The 2019 Global Health Practitioner Conference on May 6-9 in Bethesda, Maryland, USA welcomed 332 implementers, academics, donors, private sector, and other community health advocates from over 14 countries representing over 107 organizations to explore the dynamic and ever-evolving profile of partnerships existing between different stakeholders working to advance community health at various levels of policy and implementation. The conference also highlighted different innovations for community health work, from technology to methodologies and processes. The objectives were:
- EXAMINE the successful elements that contribute to meaningful partnerships for results at the community, national, regional and global levels
- SHARE innovative health models that can be scaled; determine how as a community we can address gaps in scaling up known evidence-based models
- CATALYZE plans for consortium building, technical capacity building and strategic focus for improved community health, in a cross-sectoral manner
Program Booklet | Conference Report (upcoming!)
Mario Merialdi, Senior Director, BD Global Health
Dr. Mario Merialdi is tasked to help lead the maternal and newborn health strategy and establish BD’s technologies and market position in this important area of unmet health need. He works closely with the BD’s Medical Affairs function, BD’s geographic regions and with the Greater Asia R&D organization to advance plans for clinical trials and development of the BD Odon Device. Dr. Merialdi joined BD in 2014 from the World Health Organization (WHO), where he most recently held the position of Coordinator in the Department of Reproductive Health and Research. Dr. Merialdi achieved his medical degree at Parma University, Italy and subsequently obtained a Master of Public Health and PhD in International Health from the Bloomberg School of Public Health at Johns Hopkins University. In 2001, Dr. Merialdi joined WHO in the Department of Reproductive Health and Research, as a Medical Officer.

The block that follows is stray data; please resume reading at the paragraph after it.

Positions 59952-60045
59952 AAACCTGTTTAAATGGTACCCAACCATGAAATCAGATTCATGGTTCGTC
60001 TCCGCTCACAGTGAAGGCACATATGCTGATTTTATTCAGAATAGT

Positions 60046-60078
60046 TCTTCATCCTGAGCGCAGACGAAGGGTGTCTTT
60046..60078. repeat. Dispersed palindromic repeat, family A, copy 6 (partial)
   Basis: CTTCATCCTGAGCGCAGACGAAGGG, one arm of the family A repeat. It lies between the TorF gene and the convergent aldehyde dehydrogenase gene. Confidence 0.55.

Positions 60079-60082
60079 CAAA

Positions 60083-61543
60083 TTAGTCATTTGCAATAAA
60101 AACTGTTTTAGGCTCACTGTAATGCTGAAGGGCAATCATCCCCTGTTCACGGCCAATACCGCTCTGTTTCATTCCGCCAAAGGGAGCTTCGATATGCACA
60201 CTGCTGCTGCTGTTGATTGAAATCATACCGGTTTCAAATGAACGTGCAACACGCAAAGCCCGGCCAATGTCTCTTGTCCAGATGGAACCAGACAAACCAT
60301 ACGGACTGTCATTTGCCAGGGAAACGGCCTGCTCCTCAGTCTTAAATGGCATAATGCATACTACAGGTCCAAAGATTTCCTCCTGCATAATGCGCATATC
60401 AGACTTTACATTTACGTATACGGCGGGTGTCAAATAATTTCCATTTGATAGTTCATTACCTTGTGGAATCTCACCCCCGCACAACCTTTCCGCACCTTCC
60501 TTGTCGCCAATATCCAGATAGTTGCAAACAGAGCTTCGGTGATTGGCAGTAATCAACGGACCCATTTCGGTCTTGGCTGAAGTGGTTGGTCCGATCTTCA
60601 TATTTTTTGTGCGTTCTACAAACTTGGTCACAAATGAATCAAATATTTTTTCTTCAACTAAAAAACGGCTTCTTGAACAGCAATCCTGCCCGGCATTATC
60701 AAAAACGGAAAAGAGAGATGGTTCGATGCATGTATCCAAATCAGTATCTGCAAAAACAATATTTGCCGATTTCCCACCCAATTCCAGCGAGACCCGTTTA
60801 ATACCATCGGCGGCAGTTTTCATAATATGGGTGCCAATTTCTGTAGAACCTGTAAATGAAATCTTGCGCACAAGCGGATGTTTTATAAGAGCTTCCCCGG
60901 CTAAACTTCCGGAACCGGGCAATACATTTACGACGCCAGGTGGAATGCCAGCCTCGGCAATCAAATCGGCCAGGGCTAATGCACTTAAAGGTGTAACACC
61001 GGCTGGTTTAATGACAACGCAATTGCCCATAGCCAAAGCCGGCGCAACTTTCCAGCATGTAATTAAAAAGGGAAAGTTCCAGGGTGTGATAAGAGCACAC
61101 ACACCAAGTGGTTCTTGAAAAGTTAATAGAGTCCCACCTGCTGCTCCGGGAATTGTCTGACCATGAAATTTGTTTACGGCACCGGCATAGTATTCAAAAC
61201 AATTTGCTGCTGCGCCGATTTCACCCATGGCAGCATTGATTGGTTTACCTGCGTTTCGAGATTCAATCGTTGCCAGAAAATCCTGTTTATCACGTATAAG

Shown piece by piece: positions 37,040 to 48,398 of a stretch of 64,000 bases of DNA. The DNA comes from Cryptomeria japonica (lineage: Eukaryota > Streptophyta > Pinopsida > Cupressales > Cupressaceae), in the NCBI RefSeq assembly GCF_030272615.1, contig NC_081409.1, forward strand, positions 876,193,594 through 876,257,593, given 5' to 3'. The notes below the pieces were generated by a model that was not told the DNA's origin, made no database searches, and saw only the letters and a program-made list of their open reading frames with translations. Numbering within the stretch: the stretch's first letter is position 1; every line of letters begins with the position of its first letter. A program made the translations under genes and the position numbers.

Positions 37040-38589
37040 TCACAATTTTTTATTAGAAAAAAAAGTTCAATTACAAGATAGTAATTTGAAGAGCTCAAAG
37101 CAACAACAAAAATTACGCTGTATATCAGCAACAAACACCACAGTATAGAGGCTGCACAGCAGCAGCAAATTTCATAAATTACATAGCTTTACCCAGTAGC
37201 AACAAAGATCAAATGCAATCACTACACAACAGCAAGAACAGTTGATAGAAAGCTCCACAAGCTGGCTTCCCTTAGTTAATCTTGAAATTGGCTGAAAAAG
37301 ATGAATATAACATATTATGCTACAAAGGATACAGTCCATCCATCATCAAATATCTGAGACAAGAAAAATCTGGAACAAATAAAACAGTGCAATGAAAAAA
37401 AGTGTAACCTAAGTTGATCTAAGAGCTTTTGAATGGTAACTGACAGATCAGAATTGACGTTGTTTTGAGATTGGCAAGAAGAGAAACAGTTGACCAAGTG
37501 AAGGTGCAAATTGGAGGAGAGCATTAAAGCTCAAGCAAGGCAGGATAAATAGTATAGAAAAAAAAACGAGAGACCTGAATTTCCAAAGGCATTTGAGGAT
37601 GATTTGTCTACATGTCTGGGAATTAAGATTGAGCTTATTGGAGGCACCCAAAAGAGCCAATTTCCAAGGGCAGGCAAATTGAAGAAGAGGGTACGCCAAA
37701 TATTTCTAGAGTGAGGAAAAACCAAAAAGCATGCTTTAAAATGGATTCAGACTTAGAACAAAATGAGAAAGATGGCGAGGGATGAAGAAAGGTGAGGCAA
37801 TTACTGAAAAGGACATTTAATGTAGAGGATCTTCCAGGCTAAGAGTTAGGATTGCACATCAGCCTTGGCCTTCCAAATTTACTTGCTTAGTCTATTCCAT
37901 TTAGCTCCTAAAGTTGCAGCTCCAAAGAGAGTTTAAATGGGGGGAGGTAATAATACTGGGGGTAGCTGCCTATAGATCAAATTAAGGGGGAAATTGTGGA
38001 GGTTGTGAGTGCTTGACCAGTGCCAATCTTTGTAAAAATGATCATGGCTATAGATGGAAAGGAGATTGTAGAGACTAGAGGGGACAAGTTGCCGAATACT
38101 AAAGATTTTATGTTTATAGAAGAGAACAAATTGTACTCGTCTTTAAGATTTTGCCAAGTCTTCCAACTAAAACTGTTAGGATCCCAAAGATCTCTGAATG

10:30 AM – 12:00 PM
Playing in the Sandbox for Maximum Impact: Defining Collaboration Across Corporations, Governments, Private Sector, and Implementers
PRESENTERS: Tara Hogan Charles, The Procter and Gamble Company; Scott Higgins, Merck for Mothers; Myroslava Tataryn, Wellspring Philanthropic Fund; Rob Tashima, VilCap Innovations | MODERATOR: Janine Schooley, Project Concern International
As government and global priorities evolve, there are new and additional pressures as well as opportunities for overcoming challenges and maximizing the leverage and synergistic benefits that can come from true collaboration between among civil society, governments, corporate and other private sector actors. With ever increasing pressures on budgets, bandwidth and the drive for impact, more meaningful engagement with the private sector is essential, and practical means of achieving it is an increasingly high priority for CORE Group, its members and all others who are striving for more sustainable, community-led impact. This exciting plenary brought together diverse perspectives to stimulate ideas for overcoming challenges, learn from what has worked and what has not worked, and strategize about what can be done to improve how we “play in the sandbox” for maximum impact.
3:30 AM – 5:00 PM
Breaking Barriers to Improve Health and Nutrition: What It Will Take to Strengthen Health Services to Better Address Nutritional Status